We were euphoric. On October 3, 1990 I walked through the Brandenburg Gate, the barrier dividing West Berlin its other half in the East. It was the official day of German re-unification. A year before, on November 9, 1989, the Berlin Wall had been breached, and within months the Soviet Union imploded, the Cold War ended, and the West declared victory for its values and the institutions of liberal democracy.
In the 1970’s and 80’s I lived and worked in West Berlin. And, occasionally during those years I would make a wrong turn while looking for an unfamiliar address and end up facing The Wall. It was always disarming. I was living an ordinary life – except that I couldn’t walk, bike, or drive out of the city without running the East German gauntlet of checkpoints, blockades, and restricted rest stops. Life seemed normal enough – get the kids to school, go to work, shop at the local supermarket, hang out in trendy bars and cafes, and run in the Grunewaldwith the wild boars. For the most part it seemedlike a normal life. But… there was always The Wall.
For twenty-eight years the Wall divided the city – East from West. It’s been thirty years since then, and I’m remembering those turbulent days – students dancing atop the Wall, chipping away at the concrete with hammers, singing songs and waving flags. And, I’m recalling the speed with which reunification of the two Germanys was accomplished barely a year later. I was there with tears in my eyes walking through the Brandenburg Gate.
Today, as we celebrate the 30th anniversary of its fall, our euphoria and optimism are tempered by current realities – Germany’s acceptance of more than one-million refugees from failed states in North Africa and the Middle East, the failure of a re-unified Germany to deliver the West German Miracle to all former East German citizens, the re-emergence of Russia as a political force, the rise of autocratic governments in Turkey, Hungary, and Poland, as well as America’s withdrawal from the Paris Climate Accords, the Iran nuclear treaty, the Russian nuclear non-proliferation treaty, and President Trump’s disdain for NATO and the European Union layered with his affection for dictators like Putin in Russia, Erdogan in Turkey, and Orban in Hungary.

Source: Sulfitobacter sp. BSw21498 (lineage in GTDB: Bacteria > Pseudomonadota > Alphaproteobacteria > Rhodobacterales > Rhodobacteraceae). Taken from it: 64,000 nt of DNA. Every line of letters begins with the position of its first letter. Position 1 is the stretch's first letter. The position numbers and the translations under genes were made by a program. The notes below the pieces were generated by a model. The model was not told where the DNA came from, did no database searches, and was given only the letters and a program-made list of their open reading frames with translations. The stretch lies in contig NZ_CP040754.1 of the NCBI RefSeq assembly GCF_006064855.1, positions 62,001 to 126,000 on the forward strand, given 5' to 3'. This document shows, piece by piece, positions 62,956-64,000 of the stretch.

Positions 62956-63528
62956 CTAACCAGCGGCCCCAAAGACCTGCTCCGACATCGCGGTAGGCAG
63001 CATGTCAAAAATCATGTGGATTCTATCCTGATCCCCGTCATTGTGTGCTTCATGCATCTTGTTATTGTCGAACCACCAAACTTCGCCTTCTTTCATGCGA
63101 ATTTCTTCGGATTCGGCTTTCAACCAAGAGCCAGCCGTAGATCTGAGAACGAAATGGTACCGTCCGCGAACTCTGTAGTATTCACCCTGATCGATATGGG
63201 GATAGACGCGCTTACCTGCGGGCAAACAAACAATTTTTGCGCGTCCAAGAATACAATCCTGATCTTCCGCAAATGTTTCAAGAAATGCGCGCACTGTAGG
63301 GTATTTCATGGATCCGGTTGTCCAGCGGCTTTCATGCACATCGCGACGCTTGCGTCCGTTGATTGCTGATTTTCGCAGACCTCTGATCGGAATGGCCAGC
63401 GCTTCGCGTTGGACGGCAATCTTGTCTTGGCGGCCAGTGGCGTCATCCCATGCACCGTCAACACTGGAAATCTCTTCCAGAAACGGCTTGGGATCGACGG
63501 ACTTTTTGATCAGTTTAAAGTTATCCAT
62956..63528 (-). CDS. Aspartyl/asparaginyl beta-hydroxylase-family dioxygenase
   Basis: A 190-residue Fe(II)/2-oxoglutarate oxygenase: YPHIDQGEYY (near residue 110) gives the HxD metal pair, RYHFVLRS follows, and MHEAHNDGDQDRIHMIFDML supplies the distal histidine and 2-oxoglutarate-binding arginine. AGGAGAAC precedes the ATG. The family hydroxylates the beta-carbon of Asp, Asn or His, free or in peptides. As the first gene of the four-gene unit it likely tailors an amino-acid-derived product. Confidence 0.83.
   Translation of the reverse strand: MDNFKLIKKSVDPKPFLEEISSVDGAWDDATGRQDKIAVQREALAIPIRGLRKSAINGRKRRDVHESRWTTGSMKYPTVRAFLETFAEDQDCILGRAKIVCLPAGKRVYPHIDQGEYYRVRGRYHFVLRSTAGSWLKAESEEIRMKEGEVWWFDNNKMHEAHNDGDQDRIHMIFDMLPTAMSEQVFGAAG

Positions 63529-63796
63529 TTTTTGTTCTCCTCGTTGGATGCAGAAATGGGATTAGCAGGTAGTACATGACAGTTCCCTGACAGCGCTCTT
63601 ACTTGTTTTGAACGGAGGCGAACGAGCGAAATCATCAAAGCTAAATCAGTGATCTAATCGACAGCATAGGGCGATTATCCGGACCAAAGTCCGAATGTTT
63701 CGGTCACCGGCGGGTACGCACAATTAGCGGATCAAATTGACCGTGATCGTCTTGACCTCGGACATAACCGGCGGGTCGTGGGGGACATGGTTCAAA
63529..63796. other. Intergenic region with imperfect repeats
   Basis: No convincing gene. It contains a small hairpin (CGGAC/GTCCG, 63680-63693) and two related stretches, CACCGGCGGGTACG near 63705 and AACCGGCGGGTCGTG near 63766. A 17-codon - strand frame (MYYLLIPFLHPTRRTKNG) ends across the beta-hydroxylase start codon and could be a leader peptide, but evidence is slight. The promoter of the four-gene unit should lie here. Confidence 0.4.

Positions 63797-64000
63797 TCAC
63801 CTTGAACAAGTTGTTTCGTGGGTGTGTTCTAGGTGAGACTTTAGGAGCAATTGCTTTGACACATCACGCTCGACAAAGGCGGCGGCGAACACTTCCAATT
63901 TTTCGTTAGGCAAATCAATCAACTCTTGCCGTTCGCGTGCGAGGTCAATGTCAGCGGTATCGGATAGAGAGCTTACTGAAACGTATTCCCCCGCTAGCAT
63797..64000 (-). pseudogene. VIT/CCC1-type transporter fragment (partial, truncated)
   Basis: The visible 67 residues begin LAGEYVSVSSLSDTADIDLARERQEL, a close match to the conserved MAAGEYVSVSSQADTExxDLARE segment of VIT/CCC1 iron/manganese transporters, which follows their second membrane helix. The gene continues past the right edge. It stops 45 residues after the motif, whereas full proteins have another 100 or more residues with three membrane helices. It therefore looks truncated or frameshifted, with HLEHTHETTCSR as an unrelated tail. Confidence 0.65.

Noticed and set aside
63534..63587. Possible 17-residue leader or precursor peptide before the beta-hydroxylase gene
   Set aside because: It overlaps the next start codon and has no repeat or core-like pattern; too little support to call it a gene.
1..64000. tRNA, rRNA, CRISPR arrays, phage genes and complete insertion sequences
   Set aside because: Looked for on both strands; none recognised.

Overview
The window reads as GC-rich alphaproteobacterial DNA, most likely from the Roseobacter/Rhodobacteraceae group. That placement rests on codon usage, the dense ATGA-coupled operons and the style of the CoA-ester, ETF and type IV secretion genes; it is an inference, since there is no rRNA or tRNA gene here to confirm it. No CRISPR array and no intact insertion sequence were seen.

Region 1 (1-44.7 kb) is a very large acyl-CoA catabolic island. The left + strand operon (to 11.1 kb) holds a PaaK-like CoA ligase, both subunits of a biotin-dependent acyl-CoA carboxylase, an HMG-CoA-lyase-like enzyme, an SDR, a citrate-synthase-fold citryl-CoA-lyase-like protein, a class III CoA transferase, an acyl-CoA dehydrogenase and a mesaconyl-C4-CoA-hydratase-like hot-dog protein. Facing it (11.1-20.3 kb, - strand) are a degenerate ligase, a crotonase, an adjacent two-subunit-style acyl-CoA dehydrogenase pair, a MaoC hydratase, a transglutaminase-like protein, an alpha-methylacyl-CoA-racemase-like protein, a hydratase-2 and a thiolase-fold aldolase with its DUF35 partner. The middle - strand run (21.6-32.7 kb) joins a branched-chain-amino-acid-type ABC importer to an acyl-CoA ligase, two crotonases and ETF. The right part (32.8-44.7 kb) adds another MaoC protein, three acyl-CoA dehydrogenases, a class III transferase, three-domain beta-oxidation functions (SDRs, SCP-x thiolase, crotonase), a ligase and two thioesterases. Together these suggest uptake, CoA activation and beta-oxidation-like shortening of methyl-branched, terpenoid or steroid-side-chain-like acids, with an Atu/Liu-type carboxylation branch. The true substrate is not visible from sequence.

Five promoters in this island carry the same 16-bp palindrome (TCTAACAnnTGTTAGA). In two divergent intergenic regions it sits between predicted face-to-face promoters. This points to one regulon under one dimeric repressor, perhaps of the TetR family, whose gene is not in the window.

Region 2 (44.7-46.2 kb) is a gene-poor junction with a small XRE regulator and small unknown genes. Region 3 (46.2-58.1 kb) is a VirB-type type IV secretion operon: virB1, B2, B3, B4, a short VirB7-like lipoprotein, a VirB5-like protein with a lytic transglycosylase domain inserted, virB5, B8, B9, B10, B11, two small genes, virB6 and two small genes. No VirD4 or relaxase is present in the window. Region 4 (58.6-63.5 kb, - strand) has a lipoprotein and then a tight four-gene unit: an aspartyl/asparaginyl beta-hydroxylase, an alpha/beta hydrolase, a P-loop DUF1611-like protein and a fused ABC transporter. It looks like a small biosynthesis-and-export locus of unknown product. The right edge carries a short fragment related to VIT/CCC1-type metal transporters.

I admire Chancellor Merkel and the German electorate, their willingness to accept displaced refugees and her unflinching leadership in the EU. She grew up on the other side of The Wall. She knows what political repression and the lack of freedom feel like. Despite pressure on her from the right, I have faith in her ability to navigate the challenges of a Europe that no longer can trust America to honor its military and economic commitments as a full partner.
Today, with pressure growing for his impeachment, due to Rudi Giuliani’s abortive shadow diplomacy“ drug deal” in the Ukraine, Trump sent Secretary of State Pompeo to Berlin to represent America at the celebration. Pompeo is walking a tightrope. He’s trying to avoid the press while Trump is digging himself a deeper hole, and my guess is he will bail soon to hide out as a Senate candidate in Kansas next year.
But, Pompeo’s remarks in Berlin surprised me; he called out Putin as “a former KGB officer stationed in Dresden” and Russia as a country that “invades its neighbors and slays political opponents.” I’m not sure the boss agrees, but the boss has his hands full with the hot breath of the impeachment dragon scorching his neck.
What happened after The Wall came down was unpredictable. Like so many situations, there was good news and bad news. The good news was Western democracies no longer had a monolithic foe in the East, the former East Berlin became a vibrant artistic and business community, and the the historic buildings of “old Berlin” were integrated with some of the most adventurous and creative new architecture imaginable. The bad news is Russia’s resurgent aggression, the Middle East’s turmoil, and America’s abdication as a reliable partner.
M and I spent a month in Berlin last year. We loved it. It is without doubt, the most exciting city in Europe. Today, we join with all Berliners as they celebrate the 30th anniversary of The Wall’s destruction. Let’s hope our optimism can be renewed and America’s European alliances renewed, restored, and healthy again.